There’s food, and there’s antioxidant food. Know what we mean?
Don’t worry, you’ll know all there is to know about antioxidant foods come the end of this article. So, let’s get started!
What are antioxidants?
They’re essentially molecules that are produced in our body. You can also find them in certain types of food too, i.e. antioxidant food. They’re good for us because they help protect the body from a set of potentially harmful molecules that go by the name of free radicals.
When we have too much free radical activity going on in our body, it can trigger something to occur that’s referred to as oxidative stress. When our body’s in this state, it’s possible for our DNA and other important cells to become damaged.1
Just one more thing to mention about antioxidant food…it’s measured using something rather scientific-sounding, the Ferric Reducing Ability of Plasma (or FRAP) for short. The higher the FRAP level, the more antioxidants within the food that’s being tested.2
Basics out the way, let’s crack on with the main event – those all-important antioxidant rich foods.
6 foods and drink high in antioxidants
Blueberries are beautiful things because they’re juicy and tasty, low in calories and full of nutrients and antioxidants.
Studies have found that blueberries contain the highest amount of antioxidants among all commonly consumed fruits and vegetables. Meanwhile, there’s one antioxidant in particular that’s present in blueberries, anthocyanins.
Nutritional details – at a glance:3,4
|Calories (per cup)||84|
Nuts are good for providing a helping of healthy fats, as well as some protein and carbohydrate. Different types of nuts contain different levels of goodness, e.g. minerals and phytochemicals. However, most nuts contain phytochemicals, such as resveratrol and plant sterols, that can help lower cholesterol.5
Walnuts are particularly rich in several antioxidants, ellagic acid, catechin, melatonin and phytic acid, which can mainly be found in the skin.6
Nutritional details (for walnuts) – at a glance:7
|Calories (per 30g)||185|
Tea happens to contain powerful phytochemicals – anthocyanin and pro anthocyanin. It also contains catechin antioxidants too, which are believed to be able to help block some of the free radical cell damage we mentioned up above.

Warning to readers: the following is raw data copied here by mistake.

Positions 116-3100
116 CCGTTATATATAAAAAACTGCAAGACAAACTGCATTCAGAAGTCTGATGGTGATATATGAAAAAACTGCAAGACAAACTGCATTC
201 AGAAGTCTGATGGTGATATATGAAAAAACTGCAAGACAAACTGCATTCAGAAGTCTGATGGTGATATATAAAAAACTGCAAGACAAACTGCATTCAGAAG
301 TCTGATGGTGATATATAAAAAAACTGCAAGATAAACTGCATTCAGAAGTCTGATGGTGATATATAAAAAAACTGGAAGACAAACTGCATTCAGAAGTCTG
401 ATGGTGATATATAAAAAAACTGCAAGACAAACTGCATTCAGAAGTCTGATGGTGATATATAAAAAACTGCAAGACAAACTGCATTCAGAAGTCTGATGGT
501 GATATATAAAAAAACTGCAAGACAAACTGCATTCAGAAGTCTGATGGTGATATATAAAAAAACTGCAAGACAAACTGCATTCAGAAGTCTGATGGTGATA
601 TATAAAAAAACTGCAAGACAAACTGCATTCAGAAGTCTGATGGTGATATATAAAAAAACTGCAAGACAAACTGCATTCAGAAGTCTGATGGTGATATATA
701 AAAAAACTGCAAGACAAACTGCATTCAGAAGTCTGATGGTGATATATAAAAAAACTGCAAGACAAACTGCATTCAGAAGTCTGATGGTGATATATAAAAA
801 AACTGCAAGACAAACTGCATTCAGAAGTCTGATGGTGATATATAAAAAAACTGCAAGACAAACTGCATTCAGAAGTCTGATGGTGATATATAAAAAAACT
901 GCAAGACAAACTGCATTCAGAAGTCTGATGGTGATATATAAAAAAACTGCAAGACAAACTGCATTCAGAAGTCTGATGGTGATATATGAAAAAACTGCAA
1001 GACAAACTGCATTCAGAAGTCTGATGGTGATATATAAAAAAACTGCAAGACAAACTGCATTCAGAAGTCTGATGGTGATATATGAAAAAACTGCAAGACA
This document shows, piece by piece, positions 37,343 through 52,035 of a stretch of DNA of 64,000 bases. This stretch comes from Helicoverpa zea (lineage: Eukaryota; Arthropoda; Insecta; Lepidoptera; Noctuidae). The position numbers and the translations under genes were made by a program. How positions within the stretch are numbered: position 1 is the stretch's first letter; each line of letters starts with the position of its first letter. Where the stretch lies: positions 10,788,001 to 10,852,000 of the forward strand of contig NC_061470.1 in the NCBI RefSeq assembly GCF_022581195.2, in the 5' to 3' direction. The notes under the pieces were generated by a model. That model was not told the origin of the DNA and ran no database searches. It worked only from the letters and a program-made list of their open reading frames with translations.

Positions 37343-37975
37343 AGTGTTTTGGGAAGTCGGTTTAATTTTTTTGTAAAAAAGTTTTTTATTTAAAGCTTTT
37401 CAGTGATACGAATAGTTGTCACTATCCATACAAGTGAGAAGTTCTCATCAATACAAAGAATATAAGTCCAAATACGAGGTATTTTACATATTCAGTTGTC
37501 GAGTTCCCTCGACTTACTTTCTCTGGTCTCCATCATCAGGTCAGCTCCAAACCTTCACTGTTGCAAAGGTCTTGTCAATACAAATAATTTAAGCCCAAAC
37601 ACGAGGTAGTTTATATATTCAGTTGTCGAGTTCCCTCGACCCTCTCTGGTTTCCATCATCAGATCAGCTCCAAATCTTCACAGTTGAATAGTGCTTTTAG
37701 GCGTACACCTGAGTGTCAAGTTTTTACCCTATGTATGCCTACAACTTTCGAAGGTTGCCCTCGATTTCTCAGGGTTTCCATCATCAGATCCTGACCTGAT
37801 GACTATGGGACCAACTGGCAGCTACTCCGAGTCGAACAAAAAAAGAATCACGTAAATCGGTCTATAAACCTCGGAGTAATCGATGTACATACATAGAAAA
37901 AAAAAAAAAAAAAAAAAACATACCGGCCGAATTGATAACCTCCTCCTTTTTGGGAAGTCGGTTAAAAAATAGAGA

In particular, green tea contains catechin, EGCG, which is renowned for having particularly potent antioxidant properties.8
Nutritional details (for green tea) – at a glance:9
|Calories (100g cup)||1|
Artichokes are a vegetable that happens to be a fabulous source of dietary fibre, minerals and antioxidants. When it comes to their FRAP score, they contain up to 4.7 mmol of antioxidants per 100g.
(A little tip for you…boiling artichokes can increase their antioxidant level by up to 8 times. And if you steam them, it can increase the level by up to 15 times).10
Nutritional details – at a glance:11
|Calories (1 artichoke)||25|
5. Goji berries
Goji berries may have a bit of an unusual name, and not many people may have heard of them as much as they’ve heard of mainstream berries, such as your strawberries, blueberries and blackberries etc, but they aren’t to be overlooked.
These tiny, slightly chewy, sweet berries happen to go way back, and have been used for Chinese medicinal purposes for some 2,000 years and more. They contain antioxidants, as well as vitamins and minerals and their FRAP score comes in at around 4.3 mmol of antioxidants per 100g.
Nutritional details – at a glance:12
|Iron||11% of the RDA|
|Vitamin A||501% of the DV|
|Vitamin C||15% of the DV|
The beauty of broccoli is that it’s packed full of phenolics, which is a type of chemical that plants create to help protect them against oxidative stress.
But that’s not all, broccoli also happens to contain lutein, which is a compound antioxidant, and sulforaphane, which has been described by some as being a potent antioxidant.
Nutritional details – at a glance:13
|Calcium||43mg/3% of the DV|
|Iron||1mg/4% of the DV|
|Magnesium||19mg/5% of the DV|
|Potassium||288mg/6% of the DV|
|Vitamin K||93mcg/77% of the DV|
For more on the benefits of eating high antioxidant food read, ‘The benefits of an antioxidant-rich diet.’
Author: Donia Hilal, Nutritionist
Donia started her career as a freelance nutritionist, later she joined Nestle as their Market Nutritionist to help support their healthier product range, before joining the team at Holland & Barrett in January 2018. Donia has 6 years experience as a Nutritionist and also works with clients on a one to one basis to support their goals which include weight loss, prenatal and postnatal nutrition and children’s health.
Donia has a special interest in; weight management, plant-based nutrition, pregnancy nutrition, special diets and disease risk reduction. Donia’s LinkedIn profile
Last updated: 27 November 2020